> >   messages to an arbitrary "underlying protocol", whether it be HTTP,
> >   BEEP, TCP or UDP.  This, more than anything, frames XMLP (and
> >   therefore SOAP) as an XML messaging framework, rather than a
> >   purpose-specific protocol. SOAP originally defined a HTTP binding;
> >   more recently, a BEEP binding [8] has been drafted, with discussion
> >   of bindings to TCP and SMTP in the near future.
> >
> > - A framework for message exchange patterns, to allow business
> >   protocols to be defined.
> >
> >   One of the consequences of transport abstraction is the ability to
> >   build application message exchange patterns that are separate from
> >   the underlying protocols' messaging patterns. For example, while
> >   HTTP has a request-response pattern, SOAP applications may use it
> >   as part of a larger, orchestrated service that spans multiple HTTP
> >   connections or even multiple underlying protocols.
> >
> > - A means of propogating status and error information, through
> >   Faults.
> >
> >
> >
> > * PROVREG Context and Requirements
> >
> > PROVREG is charged with delivering a business protocol that enables
> > registration. The target application is the registration of domain
> > names, but the group is also considering other uses of a registration
> > mechanism.
> >
> > PROVREG's preliminary requirements [9] include:
> >
> >   Communications Interfaces
> >
> >     Registries, registrars, and registrants interact using a wide
> >     spectrum of communications interfaces built upon multiple
> >     protocols, including transport layer protocols such as TCP and
> >     application layer protocols such as SMTP.  The protocol SHOULD be
> >     serviceable over multiple standard communications protocols.
> >
> >   Extensibility
> >
> >     Extensibility is a measure of the extent to which a protocol can
> >     be adapted for future uses that were not readily evident when the
> >     protocol was originally designed.  The protocol SHOULD provide
> >     features that at a minimum allow for the management of new object
> >     types without requiring revisions to the protocol itself.
> >
> > The initial specification of a PROVREG protocol is the Extensible
> > Provisioning Protocol (EPP) [10]. EPP describes itself as;
> >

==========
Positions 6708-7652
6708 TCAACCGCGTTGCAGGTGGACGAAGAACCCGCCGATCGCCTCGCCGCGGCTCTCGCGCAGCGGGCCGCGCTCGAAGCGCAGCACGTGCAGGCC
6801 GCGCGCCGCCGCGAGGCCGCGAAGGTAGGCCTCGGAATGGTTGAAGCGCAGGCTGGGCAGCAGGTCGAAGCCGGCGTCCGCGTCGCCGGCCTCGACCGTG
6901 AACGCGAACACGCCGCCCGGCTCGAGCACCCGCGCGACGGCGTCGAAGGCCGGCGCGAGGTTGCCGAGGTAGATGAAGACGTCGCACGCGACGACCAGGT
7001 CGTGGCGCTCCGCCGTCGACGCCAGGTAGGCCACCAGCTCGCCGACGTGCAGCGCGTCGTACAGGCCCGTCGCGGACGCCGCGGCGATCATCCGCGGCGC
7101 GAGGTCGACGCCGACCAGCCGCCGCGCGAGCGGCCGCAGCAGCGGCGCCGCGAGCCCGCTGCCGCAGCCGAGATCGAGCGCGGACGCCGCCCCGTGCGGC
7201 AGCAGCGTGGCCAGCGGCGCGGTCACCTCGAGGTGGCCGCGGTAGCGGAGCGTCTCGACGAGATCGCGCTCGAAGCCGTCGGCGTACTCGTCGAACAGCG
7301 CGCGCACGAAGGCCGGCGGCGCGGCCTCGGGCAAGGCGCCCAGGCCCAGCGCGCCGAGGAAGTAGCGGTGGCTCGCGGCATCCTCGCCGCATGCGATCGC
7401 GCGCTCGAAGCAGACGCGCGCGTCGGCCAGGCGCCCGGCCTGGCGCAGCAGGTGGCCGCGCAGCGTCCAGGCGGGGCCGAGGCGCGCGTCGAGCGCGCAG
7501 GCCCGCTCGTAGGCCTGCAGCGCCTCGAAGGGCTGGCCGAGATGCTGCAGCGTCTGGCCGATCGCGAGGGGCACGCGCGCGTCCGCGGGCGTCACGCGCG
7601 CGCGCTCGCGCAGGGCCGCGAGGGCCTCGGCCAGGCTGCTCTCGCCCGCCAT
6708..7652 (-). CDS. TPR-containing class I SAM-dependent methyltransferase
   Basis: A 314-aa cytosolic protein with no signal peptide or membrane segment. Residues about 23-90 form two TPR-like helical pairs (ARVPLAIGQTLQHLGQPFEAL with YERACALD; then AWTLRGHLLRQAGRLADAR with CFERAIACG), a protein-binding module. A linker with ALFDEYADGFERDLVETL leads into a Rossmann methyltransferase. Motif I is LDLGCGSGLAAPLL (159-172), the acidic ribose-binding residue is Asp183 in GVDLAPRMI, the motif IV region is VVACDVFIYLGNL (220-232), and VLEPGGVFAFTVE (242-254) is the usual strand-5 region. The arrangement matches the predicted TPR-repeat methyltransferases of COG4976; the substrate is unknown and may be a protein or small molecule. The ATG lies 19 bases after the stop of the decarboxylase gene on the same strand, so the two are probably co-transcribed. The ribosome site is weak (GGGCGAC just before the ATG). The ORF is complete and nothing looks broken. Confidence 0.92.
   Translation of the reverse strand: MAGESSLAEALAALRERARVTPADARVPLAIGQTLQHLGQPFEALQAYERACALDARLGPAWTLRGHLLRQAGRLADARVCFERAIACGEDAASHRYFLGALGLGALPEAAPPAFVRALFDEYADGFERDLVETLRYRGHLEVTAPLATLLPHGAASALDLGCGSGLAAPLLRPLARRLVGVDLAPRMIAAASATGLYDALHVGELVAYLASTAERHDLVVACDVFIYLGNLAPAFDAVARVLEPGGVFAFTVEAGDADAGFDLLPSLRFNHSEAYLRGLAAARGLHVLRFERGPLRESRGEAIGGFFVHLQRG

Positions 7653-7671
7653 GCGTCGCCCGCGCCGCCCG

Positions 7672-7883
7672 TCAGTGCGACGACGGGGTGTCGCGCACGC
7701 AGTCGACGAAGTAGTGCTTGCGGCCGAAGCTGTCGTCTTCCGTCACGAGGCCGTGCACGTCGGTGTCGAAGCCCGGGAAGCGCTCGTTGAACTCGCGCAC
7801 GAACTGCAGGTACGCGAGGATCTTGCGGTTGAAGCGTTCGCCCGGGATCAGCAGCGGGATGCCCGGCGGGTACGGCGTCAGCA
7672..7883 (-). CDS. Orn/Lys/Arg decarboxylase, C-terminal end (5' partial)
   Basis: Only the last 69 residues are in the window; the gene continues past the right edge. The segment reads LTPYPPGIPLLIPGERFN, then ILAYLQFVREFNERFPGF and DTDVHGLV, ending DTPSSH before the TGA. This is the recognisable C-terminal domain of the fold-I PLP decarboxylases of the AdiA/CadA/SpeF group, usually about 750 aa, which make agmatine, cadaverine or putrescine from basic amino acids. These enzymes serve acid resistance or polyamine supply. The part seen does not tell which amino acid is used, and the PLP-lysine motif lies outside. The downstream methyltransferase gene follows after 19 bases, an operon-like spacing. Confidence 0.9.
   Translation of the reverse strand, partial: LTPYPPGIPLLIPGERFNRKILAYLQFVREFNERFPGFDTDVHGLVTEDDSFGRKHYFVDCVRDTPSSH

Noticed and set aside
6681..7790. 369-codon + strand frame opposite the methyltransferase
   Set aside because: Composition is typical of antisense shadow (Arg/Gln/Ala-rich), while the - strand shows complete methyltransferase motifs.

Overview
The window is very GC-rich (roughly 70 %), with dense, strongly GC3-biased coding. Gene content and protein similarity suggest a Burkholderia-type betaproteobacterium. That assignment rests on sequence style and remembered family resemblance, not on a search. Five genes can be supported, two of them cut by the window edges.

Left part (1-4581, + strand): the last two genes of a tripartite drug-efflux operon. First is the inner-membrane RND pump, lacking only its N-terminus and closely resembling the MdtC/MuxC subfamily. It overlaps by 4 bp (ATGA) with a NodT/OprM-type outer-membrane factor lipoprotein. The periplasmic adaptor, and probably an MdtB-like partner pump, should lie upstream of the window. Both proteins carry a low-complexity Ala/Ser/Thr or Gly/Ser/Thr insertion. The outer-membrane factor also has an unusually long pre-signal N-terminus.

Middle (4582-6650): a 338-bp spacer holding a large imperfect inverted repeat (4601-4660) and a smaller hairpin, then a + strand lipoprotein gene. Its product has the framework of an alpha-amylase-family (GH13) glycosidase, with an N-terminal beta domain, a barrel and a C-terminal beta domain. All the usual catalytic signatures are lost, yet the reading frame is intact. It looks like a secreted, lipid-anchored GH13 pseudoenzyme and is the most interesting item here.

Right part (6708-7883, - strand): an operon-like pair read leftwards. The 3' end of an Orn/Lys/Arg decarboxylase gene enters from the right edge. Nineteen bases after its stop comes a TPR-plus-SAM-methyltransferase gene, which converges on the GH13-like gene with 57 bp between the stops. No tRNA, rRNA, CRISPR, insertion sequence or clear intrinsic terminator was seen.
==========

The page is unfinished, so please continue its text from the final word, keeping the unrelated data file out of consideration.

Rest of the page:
> >   EPP is an XML protocol that can be layered over multiple transport
> >   protocols.  Protected using lower-layer security protocols, clients
> >   exchange identification, authentication, and option information,
> >   and then engage in a series of client-initiated command-response
> >   exchanges.  All EPP commands are atomic and idempotent.
> >
> >   EPP provides four basic service elements: service discovery,
> >   commands, responses, and an extension framework that supports
> >   definition of managed objects and the relationship of protocol
> >   requests and responses to those objects.
> >
> > EPP abstracts out the transport by allowing multiple mappings; the
> > first [11] is onto TCP.  Establishing a mapping to BEEP has been
> > discussed.
> >
> >
> > * Recommendations
> >
> > Both of these efforts are works in progress; XMLP is more than
> > halfway through a clarification process which will culminate in SOAP
> > 1.2; PROVREG is just staring to gather consensus about its
> > requirements, and is still entertaining candidates for a protocol.
> >
> > Fundamentally, this note is intended to generate cross-discussion
> > between the groups, to introduce the work in SOAP to PROVREG, and to
> > gather feedback about SOAP from PROVREG.
> >
> > In particular, PROVREG may benefit from considering SOAP, in part or
> > whole, as a framework for its deliverables. If there is sufficient
> > interest, an I-D outlining how EPP could use SOAP may be generated.
> > Otherwise, PROVREG may benefit from individual works in XMLP,
> > including the concepts surrounding the transport abstraction, the
> > transport bindings themselves, and XMLP's tentative use of XML
> > Infoset to describe a protocol.
> >
> > Likewise, if after consideration SOAP is felt inappropriate to
> > PROVREG's purposes, or if it is deemed unintelligable, this feedback
> > is valueable to XMLP, as uses such as PROVREG should be addressable
> > by the output of the Working Group.
> >
> > I'd ask that, to start, interested PROVREG WG members read the SOAP
> > 1.2 working draft [12], and generate feedback to both lists as
> > appropriate. I'll be happy to draft an I-D (with help, hopefully) if
> > there's interest.
> >
> >
> >   [1] http://www.ietf.org/html.charters/provreg-charter.html
> >   [2] http://www.w3.org/2000/09/XML-Protocol-Charter
> >   [3] http://www.w3.org/TR/SOAP/
> >   [4] To subscribe; mailto:ietf-provreg-request@cafax.se
> >       Archives; http://www.cafax.se/ietf-provreg/maillist/
> >   [5] To subscribe; mailto:xml-dist-app-request@w3.org
> >       Archives; http://lists.w3.org/Archives/Public/xml-dist-app/
> >   [6] http://www.w3.org/TR/SOAP-dsig/
> >   [7] http://www.gotdotnet.com/team/xml_wsspecs/soap-rp/default.html
> >   [8] http://search.ietf.org/internet-drafts/draft-etal-beep-soap-03.txt
> >   [9] http://www.ietf.org/internet-drafts/draft-ietf-provreg-grrp-reqs-03.txt
> >   [10] http://www.ietf.org/internet-drafts/draft-ietf-provreg-epp-04.txt
> >   [11] http://www.ietf.org/internet-drafts/draft-ietf-provreg-epp-tcp-02.txt
> >   [12] http://www.w3.org/TR/soap12/
> >
> >
> > --
> > Mark Nottingham, Research Scientist
> > Akamai Technologies (San Mateo, CA USA)
> >
> 

-- 
Mark Nottingham, Research Scientist
Akamai Technologies (San Mateo, CA USA)
Received on Thursday, 16 August 2001 00:45:36 GMT